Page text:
The final problem with Solum’s model stems from his rendering of the current state of linguistic theory. Solum appears to have ignored the entire sub-fields of socio-linguistics and linguistic anthropology. Rather than support his theory, empirical work in these two fields undermines virtually every one of Solum’s assumptions and claims about how language works. Indeed, if one looks at Solum’s model it clearly violates some of the most basic research protocols in these sub-fields by assuming the existence of a broad consensus on linguistic matters and ignoring the existence of rival speech communities within the dominant linguistic community under examination -- Founding era America. Although English speakers in America in 1788 may have been part of the same linguistic community, they were not all members of the same speech community. Indeed, the degree of linguistic consensus Solum posits for post-Revolutionary era America exceeds anything linguistic anthropologists have ever documented in decades of field research. Solum’s theory is really a form of American exceptionalism on steroids. Such a consensus model is not only hard to reconcile with the empirical evidence gathered by anthropologists about linguistic diversity in virtually every complex literate society, it does not fit the available historical evidence about Founding era constitutional culture. The Founding era was not characterized by consensus, but was defined by profound conflicts over the meaning of constitutional terms, constitutional interpretive methods, and constitutional aspirations. New originalists, including Solum have never grasped this basic fact which historians demonstrated decades ago.
The power of new originalism does not stem from its ideas, which are banal, but from the resources and vast reach of “the originalism industrial complex,” the vast inter-locking network of right-wing thing tanks, foundations, blogs, and organizations such as the Federalist Society, which have tirelessly championed new originalism and thereby inflated the intellectual significance of this theory. (Although mostly championed by the right, a few wayward liberals have embraced the new originalism, but this development has had little impact apart from generating more tedious law review articles and providing additional support for the cause of gun rights in the case of McDonald v. City of Chicago.) Indeed, as the D.C. gun case, District of Columbia v. Heller makes clear, the new originalism, has made it easier, not more difficult, for judges to cover their activist agendas behind a historical patina.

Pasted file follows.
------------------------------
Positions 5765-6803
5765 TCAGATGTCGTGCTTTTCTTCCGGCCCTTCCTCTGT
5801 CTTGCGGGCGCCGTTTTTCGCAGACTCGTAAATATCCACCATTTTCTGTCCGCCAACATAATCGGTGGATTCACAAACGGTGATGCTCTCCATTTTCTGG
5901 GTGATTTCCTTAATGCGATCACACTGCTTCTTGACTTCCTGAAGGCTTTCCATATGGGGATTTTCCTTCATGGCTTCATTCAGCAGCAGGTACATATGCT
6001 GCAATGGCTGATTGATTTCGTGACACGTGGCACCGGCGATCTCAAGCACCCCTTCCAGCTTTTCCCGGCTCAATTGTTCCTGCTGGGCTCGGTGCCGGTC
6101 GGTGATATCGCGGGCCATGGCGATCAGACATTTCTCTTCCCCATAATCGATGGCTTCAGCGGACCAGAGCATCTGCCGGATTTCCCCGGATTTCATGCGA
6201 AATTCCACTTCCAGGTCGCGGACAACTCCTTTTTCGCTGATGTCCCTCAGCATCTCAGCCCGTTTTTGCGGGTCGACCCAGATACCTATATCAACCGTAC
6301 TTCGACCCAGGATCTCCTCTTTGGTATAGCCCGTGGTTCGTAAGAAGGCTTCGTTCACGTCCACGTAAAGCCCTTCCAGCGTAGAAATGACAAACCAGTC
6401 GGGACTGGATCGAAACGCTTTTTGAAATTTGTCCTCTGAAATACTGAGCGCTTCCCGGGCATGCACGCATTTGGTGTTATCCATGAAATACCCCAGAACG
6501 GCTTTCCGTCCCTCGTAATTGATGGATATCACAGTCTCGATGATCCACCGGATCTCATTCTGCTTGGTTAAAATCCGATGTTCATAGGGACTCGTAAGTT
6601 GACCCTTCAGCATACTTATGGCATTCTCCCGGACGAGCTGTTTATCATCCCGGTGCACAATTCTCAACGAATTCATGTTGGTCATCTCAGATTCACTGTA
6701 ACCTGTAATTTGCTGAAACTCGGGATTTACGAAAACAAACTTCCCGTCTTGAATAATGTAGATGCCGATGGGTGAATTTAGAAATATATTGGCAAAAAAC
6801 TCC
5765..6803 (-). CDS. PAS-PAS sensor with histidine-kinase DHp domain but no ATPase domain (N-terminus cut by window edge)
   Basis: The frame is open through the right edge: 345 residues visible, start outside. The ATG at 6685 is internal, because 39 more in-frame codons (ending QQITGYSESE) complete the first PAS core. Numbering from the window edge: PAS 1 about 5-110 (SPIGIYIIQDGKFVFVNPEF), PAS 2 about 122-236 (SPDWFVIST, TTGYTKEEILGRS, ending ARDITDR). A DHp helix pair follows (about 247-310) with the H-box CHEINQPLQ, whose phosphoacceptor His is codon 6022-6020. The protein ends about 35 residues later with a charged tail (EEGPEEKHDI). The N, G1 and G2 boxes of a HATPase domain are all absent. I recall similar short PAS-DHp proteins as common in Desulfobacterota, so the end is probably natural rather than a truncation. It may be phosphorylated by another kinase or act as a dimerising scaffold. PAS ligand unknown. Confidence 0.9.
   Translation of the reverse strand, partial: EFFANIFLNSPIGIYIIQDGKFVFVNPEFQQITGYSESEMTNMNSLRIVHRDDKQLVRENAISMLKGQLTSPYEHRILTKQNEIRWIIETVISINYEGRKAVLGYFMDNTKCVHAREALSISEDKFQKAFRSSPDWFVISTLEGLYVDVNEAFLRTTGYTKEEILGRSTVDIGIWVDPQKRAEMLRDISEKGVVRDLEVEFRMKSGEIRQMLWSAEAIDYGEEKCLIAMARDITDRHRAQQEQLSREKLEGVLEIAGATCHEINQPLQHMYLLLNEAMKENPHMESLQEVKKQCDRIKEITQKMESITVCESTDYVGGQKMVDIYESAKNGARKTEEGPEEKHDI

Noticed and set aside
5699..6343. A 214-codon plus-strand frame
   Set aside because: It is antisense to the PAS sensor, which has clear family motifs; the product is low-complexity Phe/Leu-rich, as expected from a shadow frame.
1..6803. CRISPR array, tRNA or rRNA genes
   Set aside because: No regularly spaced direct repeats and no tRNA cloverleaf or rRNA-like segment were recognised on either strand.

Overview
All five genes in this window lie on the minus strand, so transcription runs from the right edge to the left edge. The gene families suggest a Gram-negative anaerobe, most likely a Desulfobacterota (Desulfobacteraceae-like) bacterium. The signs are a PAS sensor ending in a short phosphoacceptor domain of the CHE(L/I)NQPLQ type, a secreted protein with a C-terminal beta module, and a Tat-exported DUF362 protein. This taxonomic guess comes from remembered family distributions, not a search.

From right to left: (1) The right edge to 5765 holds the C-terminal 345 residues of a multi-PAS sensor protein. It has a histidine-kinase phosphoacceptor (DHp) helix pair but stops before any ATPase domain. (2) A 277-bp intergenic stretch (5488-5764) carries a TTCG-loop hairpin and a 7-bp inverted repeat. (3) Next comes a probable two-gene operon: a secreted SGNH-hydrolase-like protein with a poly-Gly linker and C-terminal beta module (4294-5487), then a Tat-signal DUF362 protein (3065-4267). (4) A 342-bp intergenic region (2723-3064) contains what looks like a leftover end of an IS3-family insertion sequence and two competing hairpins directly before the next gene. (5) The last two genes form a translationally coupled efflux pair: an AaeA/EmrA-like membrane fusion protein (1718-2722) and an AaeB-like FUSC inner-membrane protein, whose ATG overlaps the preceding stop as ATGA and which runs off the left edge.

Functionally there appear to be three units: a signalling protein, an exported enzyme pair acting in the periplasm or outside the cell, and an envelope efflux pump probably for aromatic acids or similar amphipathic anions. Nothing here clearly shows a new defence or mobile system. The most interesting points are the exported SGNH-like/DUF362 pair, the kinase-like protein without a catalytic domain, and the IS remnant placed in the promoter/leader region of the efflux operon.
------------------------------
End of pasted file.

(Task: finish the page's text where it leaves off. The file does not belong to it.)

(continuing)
In the wake of recent Supreme Court decisions on the Affordable Care Act and marriage equality, right wing pundits and legal academics have stepped up the call to appoint new originalist judges to the Supreme Court. While liberals may wish to play the originalism game when necessary for strategic reasons, it is naïve to think that doing so is anything but an opportunistic exercise in left-leaning law office history. The simple fact is new originalism has never been a neutral scholarly methodology it has always been an ideological fantasy. While there is nothing wrong with indulging oneself in a bit of fantasy now and again, confusing the line between fantasy and reality is a serious problem. Even if originalism were done with historical rigor (which may be impossible or even a contradiction in terms) the best it could ever hope to achieve would be to force us to take sides in the Founding era’s own debates over constitutional meaning.
It is time to abandon the simplistic consensus history that continues to feed originalist fantasies. The time has surely arrived to sweep originalism onto the dust heap of failed historical ideologies.